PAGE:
Samsung 990 Pro SSD Review – Samsung Reigns True Yet Again


Crystal Disk Benchmark is used to measure read and write performance through sampling of random data which is, for the most part, incompressible. Performance is virtually identical, regardless of data sample so we have included only that using random data samples.




Throughput of 7.1GB/s read and 6.7GB/s write are great, however, read and write random 4K IOPS above 1.4 million IOPS is unbelievable.  The beauty of this test is seeing our first low 4K random read result above 100MB/s.  This is going to make all the difference in later testing.


The toughest benchmark available for solid state drives is AS SSD as it relies solely on incompressible data samples when testing performance. For the most part, AS SSD tests can be considered the ‘worst case scenario’ in obtaining data transfer speeds and many enthusiasts like AS SSD for their needs.






Anvil’s Storage Utilities (ASU) are the most complete test bed available for the solid state drive today. The benchmark displays test results for, not only throughput but also, IOPS and Disk Access Times. Not only does it have a preset SSD benchmark, but also, it has included such things as endurance testing and threaded I/O read, write and mixed tests, all of which are very simple to understand and use in our benchmark testing.



The AJA Video Systems Disk Test is relatively new to our testing and tests the transfer speed of video files with different resolutions and Codec.



TxBench is one of our newly discovered benchmarks that we works much the same as Crystal DiskMark, but with several other features. Advanced load benchmarking can be configured, as well as full drive information and data erasing via secure erase, enhanced secure erase, TRIM and overwriting. Simply click on the title for a free copy.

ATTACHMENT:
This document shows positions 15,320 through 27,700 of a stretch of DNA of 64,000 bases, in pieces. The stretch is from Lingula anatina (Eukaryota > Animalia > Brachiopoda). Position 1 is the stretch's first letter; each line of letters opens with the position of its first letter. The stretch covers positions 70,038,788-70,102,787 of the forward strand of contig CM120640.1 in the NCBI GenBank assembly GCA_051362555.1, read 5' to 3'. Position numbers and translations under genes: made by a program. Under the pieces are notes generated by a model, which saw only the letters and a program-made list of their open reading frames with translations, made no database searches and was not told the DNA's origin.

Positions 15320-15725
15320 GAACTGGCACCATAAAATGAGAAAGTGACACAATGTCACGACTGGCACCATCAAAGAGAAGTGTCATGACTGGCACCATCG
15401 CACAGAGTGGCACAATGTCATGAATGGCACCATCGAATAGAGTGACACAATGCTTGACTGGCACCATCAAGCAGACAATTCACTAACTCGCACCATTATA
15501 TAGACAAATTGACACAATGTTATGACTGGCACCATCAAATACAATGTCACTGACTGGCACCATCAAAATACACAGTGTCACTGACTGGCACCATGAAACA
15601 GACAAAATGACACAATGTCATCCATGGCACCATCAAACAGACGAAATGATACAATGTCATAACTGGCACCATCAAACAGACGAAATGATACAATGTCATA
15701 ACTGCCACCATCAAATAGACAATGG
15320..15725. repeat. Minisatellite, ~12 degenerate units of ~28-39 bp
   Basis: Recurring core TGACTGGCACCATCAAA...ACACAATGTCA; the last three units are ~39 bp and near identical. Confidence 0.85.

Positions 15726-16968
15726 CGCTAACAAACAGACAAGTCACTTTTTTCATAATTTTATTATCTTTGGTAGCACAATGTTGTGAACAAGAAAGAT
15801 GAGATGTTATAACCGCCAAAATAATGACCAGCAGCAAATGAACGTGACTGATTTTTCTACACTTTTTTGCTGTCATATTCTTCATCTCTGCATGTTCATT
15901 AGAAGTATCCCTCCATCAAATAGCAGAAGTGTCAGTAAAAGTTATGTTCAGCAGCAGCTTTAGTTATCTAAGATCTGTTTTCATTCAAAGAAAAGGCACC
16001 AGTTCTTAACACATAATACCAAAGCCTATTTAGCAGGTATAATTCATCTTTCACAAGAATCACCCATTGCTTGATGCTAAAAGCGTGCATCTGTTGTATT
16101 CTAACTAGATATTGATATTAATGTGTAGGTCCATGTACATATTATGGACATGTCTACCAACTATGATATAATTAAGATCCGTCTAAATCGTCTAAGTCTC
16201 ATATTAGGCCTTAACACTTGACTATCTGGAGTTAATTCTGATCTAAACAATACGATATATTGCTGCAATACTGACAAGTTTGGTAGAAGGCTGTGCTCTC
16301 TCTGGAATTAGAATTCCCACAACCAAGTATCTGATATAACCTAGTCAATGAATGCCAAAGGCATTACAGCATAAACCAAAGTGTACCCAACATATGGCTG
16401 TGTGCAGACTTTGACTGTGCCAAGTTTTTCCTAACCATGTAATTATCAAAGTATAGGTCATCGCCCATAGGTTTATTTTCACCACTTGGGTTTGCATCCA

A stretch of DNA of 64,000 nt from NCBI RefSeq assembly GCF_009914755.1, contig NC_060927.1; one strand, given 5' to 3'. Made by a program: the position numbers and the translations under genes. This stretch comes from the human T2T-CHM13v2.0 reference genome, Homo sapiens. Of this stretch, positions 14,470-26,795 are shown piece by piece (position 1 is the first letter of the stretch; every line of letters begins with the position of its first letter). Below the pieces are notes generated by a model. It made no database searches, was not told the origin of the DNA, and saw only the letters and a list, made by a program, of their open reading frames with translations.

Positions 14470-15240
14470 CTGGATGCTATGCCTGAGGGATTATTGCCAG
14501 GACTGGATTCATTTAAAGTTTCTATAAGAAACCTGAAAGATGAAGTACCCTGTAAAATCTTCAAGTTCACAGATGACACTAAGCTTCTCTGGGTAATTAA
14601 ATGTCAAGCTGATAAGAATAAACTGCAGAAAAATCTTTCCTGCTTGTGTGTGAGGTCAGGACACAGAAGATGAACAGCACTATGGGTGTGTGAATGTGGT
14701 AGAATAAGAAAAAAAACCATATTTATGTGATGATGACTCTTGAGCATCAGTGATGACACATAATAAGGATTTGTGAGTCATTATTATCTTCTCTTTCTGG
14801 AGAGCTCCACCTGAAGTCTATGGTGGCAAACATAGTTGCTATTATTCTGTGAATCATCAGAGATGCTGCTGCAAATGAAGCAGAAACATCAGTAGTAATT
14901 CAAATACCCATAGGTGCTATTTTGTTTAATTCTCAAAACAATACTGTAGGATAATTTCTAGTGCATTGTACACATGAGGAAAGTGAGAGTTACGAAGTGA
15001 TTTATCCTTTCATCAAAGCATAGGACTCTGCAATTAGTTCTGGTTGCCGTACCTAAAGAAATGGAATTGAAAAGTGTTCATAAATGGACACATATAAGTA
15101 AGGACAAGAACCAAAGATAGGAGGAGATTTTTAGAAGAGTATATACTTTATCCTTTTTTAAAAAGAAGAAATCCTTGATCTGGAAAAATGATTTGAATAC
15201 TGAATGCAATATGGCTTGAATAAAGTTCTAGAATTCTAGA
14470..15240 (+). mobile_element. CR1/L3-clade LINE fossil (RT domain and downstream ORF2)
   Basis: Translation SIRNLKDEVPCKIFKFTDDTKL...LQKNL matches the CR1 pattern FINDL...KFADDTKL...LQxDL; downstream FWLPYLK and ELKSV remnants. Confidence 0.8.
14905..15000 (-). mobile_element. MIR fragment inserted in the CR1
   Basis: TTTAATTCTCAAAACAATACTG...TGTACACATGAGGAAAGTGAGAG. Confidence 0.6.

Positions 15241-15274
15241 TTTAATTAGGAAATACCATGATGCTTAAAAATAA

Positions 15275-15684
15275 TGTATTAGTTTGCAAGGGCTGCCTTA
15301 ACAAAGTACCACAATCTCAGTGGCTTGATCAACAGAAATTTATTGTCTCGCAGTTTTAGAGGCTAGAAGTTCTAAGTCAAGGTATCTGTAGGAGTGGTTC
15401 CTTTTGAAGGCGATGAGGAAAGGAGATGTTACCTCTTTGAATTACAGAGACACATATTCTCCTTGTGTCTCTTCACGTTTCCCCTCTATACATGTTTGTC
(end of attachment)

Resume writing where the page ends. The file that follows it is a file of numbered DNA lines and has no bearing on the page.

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    For the everyday use of an average user, is there any significant difference between Gen 4 NVMe SSD and Gen 5? Is it worth the expected price difference?

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      For every day use for the average user any SSD would work. There isn’t an expert in the world that can tell the difference in any SSD during typical everyday use.

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      That is basically same as asking if it is worth to buy pcie 4 gpu over pcie 5 gpu. It really depends on product and your use case. I would argue that you might see some improvement on games using direct storage, but there are a lot of if:s in that. I would also argue that you see noticeable difference on windows startup time if you go for intel optane 905 which is gen 3 vs any pcie 5 currently on the market. That has like 3x higher 4k read performance. Interface just enabled higher transfer speed, you need something on the other end that can actually use the available bandwidth on the other end. 14GB/s is not really worth it if device can do 100MB/s at 4k file size if that is your primary need. Personally I think pcie 5 SSD is waste of money because most use cases require higher small file reads, which are currently somewhere between 50MB/s and 350MB/s. Most SSD:s are below 100MB/s and optane:s were at bit above 300MB/s. Sadly Intel could not market them properly as they have max transfer speed below 3GB/s, while Samsung 990 is above 7GB/s. It is pretty hard for marketing team to say Intel one would be faster on overall use when most people just look at max transfer speed.

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    100MB random reads? Thats huge speed. Unbelievable

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